Work like no one is watching
By Lee Holcomb
Do you remember when you first started practicing law? When I started, I was hyperaware of everything I was doing. What I was writing, what I was saying in court, who was watching, and who was listening. Most days this stifled my job and my productivity.
And then one day I stopped looking around for help and stopped looking around to see who was watching. I went inside my own skin, I started to breathe, and I started to make my own choices about what I needed to do to really be a lawyer. I started to trust myself. And with this trust came the creativity and originality that had been missing in my first years of practice.
Here's the deal: the farther you go down the road to mastering your skills in your law practice, the more you must rely on your own creativity, ingenuity, perceptions, strategies, problem-solving capabilities, intellect, and heart.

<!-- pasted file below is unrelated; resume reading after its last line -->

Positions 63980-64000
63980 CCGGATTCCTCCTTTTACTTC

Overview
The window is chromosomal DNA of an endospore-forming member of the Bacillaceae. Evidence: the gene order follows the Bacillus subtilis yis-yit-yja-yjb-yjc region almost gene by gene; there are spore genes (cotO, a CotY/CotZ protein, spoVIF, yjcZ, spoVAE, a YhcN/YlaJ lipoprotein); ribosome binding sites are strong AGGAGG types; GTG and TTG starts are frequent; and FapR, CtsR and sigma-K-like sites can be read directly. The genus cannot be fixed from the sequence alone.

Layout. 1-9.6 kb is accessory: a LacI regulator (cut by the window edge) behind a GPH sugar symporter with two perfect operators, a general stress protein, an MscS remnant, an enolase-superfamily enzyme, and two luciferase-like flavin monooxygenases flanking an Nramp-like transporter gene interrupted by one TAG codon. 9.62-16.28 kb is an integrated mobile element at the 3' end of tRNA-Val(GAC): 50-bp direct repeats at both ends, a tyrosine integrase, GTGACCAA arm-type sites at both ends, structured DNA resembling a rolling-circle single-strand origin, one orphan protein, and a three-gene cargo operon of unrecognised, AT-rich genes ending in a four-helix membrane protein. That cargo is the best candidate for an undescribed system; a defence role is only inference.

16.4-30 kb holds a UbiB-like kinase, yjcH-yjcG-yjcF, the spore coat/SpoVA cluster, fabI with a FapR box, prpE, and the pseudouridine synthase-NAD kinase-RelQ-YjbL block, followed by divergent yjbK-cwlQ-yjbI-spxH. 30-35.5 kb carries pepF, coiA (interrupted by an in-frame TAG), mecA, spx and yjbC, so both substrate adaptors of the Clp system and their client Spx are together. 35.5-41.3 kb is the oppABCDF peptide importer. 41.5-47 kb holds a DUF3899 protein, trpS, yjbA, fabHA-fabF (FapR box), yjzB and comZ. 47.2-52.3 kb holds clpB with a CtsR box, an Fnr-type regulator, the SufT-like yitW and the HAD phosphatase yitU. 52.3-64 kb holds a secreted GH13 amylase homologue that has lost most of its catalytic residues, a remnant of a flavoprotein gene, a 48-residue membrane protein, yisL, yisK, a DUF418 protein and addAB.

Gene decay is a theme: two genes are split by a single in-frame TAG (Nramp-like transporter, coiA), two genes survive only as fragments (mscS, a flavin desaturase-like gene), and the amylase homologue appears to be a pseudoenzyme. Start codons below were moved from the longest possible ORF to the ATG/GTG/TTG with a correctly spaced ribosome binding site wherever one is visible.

Every job, every brief, every lawsuit, every trial gives you an opportunity to advance along your solitary path as a lawyer and a person. Learning how to make even seemingly tiny personal decisions each day in your legal practice, helps you realize your ultimate goal. The best part of being an attorney - and the best part of life - are the many indescribable events and discoveries that await you and only you.
So try to remember three things: First, consult yourself. Second, use joy to refine and recalibrate what you think your career is supposed to be and what it is supposed to be for you. Third, the answers you seek lie within you even when you are scared, confused, or frustrated. Turn to yourself for guidance and knowledge as you go through difficult times and even times of growth. You may need to engage others for assistance, but ultimately you'll need to rely on yourself to make the final decision. And when you do this, your decisions will come from a place of power. They will resonate with others!
"I must be willing to give up what I am in order to become what I will be." - Albert Einstein